The ringleader of the effort in the House, Representative Mo Brooks, Republican of Alabama, wrote on Twitter that 36 House Republicans had already agreed to sign onto objections to all six battleground states under discussion.
“GOP House Members are FIGHTING for honest & accurate elections!” he wrote. “Senate: HELP!”
Instead, more Republican senators came out on Tuesday against attempts to undermine the results, bringing the total proportion that will vote to finalize the results as cast to about half of their Senate contingent. The number was expected to be closer to two-thirds when the roll was called on Wednesday. Senator Mitch McConnell of Kentucky, the majority leader who had discouraged senators from objecting, planned to claim the first speaking slot after Mr. Cruz’s objection, according to a person familiar with his thinking, setting the tone for the day.
Those senators who were preparing to object largely avoided the extreme language coming from Mr. Trump and House allies. For instance, Mr. Cruz, a possible 2024 presidential candidate, cast his objection not as an attempt to overturn the election results but to draw attention to a futile call to create an independent commission to audit election results.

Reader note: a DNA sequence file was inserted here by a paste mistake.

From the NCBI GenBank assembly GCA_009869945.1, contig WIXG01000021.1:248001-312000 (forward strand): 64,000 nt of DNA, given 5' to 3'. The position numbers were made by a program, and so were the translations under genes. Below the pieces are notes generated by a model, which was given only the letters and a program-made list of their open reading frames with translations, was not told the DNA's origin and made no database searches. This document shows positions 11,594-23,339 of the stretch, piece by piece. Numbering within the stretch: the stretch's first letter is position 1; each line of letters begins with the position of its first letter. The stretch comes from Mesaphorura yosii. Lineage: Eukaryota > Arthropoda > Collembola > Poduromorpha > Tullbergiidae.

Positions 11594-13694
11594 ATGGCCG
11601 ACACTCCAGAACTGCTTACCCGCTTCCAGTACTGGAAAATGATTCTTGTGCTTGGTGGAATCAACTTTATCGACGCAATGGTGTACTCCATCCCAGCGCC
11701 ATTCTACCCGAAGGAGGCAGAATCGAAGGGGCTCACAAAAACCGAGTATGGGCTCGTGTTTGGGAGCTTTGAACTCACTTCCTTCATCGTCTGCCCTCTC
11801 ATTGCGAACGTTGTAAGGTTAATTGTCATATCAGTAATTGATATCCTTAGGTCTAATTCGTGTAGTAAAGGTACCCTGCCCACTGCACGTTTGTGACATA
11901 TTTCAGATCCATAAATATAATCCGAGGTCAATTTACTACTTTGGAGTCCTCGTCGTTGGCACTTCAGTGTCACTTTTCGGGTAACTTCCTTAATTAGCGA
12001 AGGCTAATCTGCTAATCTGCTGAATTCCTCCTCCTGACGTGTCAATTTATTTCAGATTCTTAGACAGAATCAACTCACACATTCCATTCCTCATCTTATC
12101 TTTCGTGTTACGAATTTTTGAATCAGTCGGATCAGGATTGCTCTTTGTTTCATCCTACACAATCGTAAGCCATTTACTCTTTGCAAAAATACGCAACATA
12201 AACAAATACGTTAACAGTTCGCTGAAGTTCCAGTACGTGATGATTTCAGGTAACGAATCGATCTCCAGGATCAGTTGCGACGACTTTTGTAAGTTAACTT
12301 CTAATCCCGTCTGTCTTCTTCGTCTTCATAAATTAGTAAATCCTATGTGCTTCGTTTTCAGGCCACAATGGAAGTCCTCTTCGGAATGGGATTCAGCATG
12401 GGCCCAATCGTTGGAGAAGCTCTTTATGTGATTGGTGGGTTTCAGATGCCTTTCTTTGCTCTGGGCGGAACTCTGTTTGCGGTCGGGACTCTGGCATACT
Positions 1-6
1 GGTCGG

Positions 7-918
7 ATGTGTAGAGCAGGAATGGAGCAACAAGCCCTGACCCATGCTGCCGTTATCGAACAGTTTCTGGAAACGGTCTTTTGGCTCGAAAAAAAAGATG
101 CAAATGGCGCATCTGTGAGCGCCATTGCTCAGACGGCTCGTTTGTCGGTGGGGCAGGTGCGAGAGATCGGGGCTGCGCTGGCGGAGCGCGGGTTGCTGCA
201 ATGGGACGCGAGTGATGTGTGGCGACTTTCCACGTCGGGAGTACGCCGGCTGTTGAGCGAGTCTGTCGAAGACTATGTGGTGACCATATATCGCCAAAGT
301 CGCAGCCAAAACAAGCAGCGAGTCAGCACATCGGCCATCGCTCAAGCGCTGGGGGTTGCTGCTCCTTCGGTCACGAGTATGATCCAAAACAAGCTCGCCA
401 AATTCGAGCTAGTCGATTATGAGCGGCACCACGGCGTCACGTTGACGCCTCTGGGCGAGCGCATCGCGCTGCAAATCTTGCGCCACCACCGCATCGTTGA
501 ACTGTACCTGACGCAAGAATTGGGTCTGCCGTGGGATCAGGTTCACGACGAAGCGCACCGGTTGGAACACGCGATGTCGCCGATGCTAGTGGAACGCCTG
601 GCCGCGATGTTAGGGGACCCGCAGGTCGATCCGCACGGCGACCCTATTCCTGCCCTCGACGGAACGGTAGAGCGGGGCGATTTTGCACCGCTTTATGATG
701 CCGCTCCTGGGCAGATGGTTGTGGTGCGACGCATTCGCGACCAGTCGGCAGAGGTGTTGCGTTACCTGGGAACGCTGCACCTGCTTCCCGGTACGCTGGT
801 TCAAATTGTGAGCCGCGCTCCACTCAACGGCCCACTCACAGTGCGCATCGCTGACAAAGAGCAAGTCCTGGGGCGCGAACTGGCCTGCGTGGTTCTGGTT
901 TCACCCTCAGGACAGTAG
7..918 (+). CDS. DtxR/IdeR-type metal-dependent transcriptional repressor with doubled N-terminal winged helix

“We are going to vote to object to the electors, not to set aside the election — I don’t think that would actually be the right thing to do — but rather to press for the appointment of an electoral commission that can hear the claims of voter fraud, hear the evidence and make a determination as to what the facts are and the extent to which the law was complied with,” Mr. Cruz said Monday evening in an interview with the conservative radio host Mark Levin.
Many of his Senate colleagues were unpersuaded.
“Voting to object to the electoral process without a constitutional basis to do so may be expedient and lead to short-term political benefits for some, but would risk undermining our democracy — which is built upon the rule of law and separation of powers,” said Senator Jerry Moran, a Kansas Republican up for re-election next year.
Senator Tim Scott of South Carolina, a rising Republican star, said that he disagreed with his colleagues objecting “both in principle and in practice.”